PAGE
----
• Halle Phillips

Why Your Kids Should Be Journaling - And How To Get Them Started!

Journaling is an incredible habit for a child to develop early in life. One of the beauties of journaling is that it is an extremely versatile tool that can be tailored to the specific needs of your child!


Kids of all ages can use journaling for a variety of reasons, whether it be as an outlet to express thoughts and feelings, a tool for school success, or just a space to document important events and moments in their lives. Not only can writing be a creative outlet and a reflective process, but it also has benefits related to literacy and social development.


Here are five important benefits that journaling practice can have for kids:


1. Helps Children Deal with Big Feelings

Research has shown that holding in negative emotions is a major risk factor for depression, and can negatively impact both our physical and mental health. Being able to externalize these difficult feelings by getting them on paper is a beneficial process that can ultimately lead to happier and healthier children.


Kids of all ages are beginning to experience new emotions that can be challenging for them to process. Having a private journal where they can write down and work through these emotions can help them better understand why they feel the way they do. This may be especially helpful for children who have difficulty verbalizing their internal experiences - writing them out can be easier and less stressful!


2. Strengthens Writing and Communication Skills


Just like any skill, the more you practice, the better you get! When children are journaling, they are simultaneously working on handwriting, spelling, sentence structure, grammar, and vocabulary -- all of which are important skills in school and in life.


In addition to these concrete writing abilities, children are also strengthening their communication skills when they journal. Some kids may find it easier to express themselves through writing versus oral communication. In addition, written communication is an equally important ability for all children to develop.


3. Stimulates Creativity


Journaling can be a form of storytelling that allows children to express themselves in whichever way feels most comfortable to them. In turn, this form of self-expression stimulates creativity. While some kids may enjoy guided journal prompts, others may want to use their journals as a space for free writing. This provides children with a healthy outlet to let their thoughts and emotions flow without obstruction. You never know what masterpiece your child might come up with when they are given the opportunity to write without structure or other motives!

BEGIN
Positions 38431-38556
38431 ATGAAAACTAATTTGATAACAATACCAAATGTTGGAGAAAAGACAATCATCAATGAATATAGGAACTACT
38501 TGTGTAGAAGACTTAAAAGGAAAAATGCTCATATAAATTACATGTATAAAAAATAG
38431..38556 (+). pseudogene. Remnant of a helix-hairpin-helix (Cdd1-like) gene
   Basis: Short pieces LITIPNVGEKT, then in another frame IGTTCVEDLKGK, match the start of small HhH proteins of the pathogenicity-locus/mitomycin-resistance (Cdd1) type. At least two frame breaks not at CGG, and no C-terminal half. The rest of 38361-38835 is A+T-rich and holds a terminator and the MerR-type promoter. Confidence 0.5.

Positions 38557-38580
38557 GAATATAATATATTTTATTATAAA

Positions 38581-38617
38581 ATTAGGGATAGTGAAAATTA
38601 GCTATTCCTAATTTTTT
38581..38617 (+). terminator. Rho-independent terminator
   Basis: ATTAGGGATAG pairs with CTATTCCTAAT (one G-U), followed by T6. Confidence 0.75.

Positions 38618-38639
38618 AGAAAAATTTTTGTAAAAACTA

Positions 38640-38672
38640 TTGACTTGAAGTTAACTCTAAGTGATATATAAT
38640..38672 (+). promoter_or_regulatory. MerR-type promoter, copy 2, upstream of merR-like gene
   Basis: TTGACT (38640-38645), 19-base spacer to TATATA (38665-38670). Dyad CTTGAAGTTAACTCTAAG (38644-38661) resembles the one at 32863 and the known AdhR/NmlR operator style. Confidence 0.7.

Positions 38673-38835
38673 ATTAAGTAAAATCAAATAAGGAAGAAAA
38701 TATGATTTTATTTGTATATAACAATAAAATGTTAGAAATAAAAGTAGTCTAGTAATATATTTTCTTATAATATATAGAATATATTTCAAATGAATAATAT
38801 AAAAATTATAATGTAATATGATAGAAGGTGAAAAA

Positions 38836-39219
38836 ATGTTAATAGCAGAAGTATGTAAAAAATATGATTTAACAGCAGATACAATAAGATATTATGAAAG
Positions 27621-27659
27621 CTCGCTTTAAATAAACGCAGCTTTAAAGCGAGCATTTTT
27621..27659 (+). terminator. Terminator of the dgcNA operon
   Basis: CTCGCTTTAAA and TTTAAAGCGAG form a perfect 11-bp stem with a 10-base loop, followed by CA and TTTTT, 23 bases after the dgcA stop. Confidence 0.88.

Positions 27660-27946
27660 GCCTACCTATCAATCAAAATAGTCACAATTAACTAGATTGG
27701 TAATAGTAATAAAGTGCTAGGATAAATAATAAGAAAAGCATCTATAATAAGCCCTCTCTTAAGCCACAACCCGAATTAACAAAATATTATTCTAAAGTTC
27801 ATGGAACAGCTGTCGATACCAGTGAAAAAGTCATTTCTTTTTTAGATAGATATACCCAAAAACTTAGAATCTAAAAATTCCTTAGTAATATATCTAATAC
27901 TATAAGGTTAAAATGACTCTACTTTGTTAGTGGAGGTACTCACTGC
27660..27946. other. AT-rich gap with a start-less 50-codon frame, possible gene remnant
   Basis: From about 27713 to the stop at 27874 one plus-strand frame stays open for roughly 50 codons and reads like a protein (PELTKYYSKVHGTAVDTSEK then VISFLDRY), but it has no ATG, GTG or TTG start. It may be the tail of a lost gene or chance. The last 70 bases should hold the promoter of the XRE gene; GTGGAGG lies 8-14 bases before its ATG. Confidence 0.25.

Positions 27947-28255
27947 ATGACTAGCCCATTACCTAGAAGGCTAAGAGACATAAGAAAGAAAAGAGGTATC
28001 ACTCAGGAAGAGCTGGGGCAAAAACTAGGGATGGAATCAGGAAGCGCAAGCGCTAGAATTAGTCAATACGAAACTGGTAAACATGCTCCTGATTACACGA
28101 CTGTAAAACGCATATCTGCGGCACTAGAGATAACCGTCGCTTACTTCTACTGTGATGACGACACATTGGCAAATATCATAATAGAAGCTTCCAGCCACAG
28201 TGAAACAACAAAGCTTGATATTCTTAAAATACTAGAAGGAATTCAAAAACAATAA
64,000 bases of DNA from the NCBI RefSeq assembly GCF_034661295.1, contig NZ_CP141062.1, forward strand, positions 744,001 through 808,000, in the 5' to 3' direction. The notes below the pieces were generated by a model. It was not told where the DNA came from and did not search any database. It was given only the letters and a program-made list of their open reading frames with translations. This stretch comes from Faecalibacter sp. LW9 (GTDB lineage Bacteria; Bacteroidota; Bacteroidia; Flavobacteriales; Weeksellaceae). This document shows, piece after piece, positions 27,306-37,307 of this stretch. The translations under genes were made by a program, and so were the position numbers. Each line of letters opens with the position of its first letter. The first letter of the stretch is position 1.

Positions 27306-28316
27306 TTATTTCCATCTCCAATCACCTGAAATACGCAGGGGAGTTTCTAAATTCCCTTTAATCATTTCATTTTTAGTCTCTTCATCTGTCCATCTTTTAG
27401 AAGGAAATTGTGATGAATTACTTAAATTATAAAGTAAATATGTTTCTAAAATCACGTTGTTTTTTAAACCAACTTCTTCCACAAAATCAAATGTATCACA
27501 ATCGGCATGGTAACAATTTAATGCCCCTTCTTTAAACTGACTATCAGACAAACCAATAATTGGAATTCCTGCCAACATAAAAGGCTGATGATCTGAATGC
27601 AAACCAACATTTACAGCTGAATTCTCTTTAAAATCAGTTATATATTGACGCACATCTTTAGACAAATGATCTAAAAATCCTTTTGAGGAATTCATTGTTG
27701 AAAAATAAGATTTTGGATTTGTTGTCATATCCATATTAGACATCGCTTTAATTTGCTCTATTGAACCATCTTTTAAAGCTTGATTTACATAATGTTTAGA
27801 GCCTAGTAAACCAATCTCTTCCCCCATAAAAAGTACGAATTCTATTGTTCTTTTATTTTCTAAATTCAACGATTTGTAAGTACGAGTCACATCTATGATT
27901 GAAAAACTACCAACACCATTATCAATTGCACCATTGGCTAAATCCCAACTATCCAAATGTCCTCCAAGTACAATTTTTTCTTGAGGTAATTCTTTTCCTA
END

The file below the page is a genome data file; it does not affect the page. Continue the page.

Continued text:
4. Improves Reading and Comprehension


Reading and comprehension are important skills for everybody, but are especially critical for children to develop for school readiness. Journaling encourages kids to read more (as they are likely reading over what they are writing), which in turn helps them with comprehension and reasoning.


As children are working on their writing skills by journaling, they are improving their ability to recognize words more easily, read more quickly, and understand content at a higher level.


5. Increase Sense of Gratitude, Optimism, and Kindness


Journaling can be a very effective way to increase gratitude and optimism in children. Gratitude journaling is a specific type of journaling that encourages children to write down a few things that they are grateful for a day. This type of journaling is a very popular mindfulness tool as it allows children to stay present and focus on the good in their life. Journaling can also help increase optimism by putting situations and feelings into perspective in a way that makes them feel less scary.


In addition to increasing gratitude and optimism, journaling can also increase kindness. When children begin expressing and understanding their own feelings they can begin to recognize and understand those feelings in other people which can lead to an increase in empathy and kindness.



While discussing the benefits of journaling, I mentioned a few different types of journaling that can be introduced to kids. Depending on what your child wants to use their journal for, here are a few different styles that you can try out:


1. Daily Prompt Journal


If your child needs a little more structure to start their journaling journey, a great way to get started is with daily writing prompts. With this type of journaling, kids will use their journal to respond to a different creative prompt each day!


To get you started, you can try this great list of prompts from 3P Learning.


2. Free-Write Journal


This kind of journal allows kids to have free range with the topics that they write about -- it makes the perfect space for self-expression and exploration. Most of the time, these types of journals are used to explore thoughts, feelings, and experiences. They can also be an especially helpful way to help your child identify and understand their own emotions.


3. Gratitude Journal


This type of journal encourages children to express some form of gratitude on a daily basis, which in turn helps them become more mindful! There are tons of great online resources that you can use to help your child start their own gratitude journal.


To get started, you can try Exceptional Mindset's FREE printable:


Download it as a PDF here!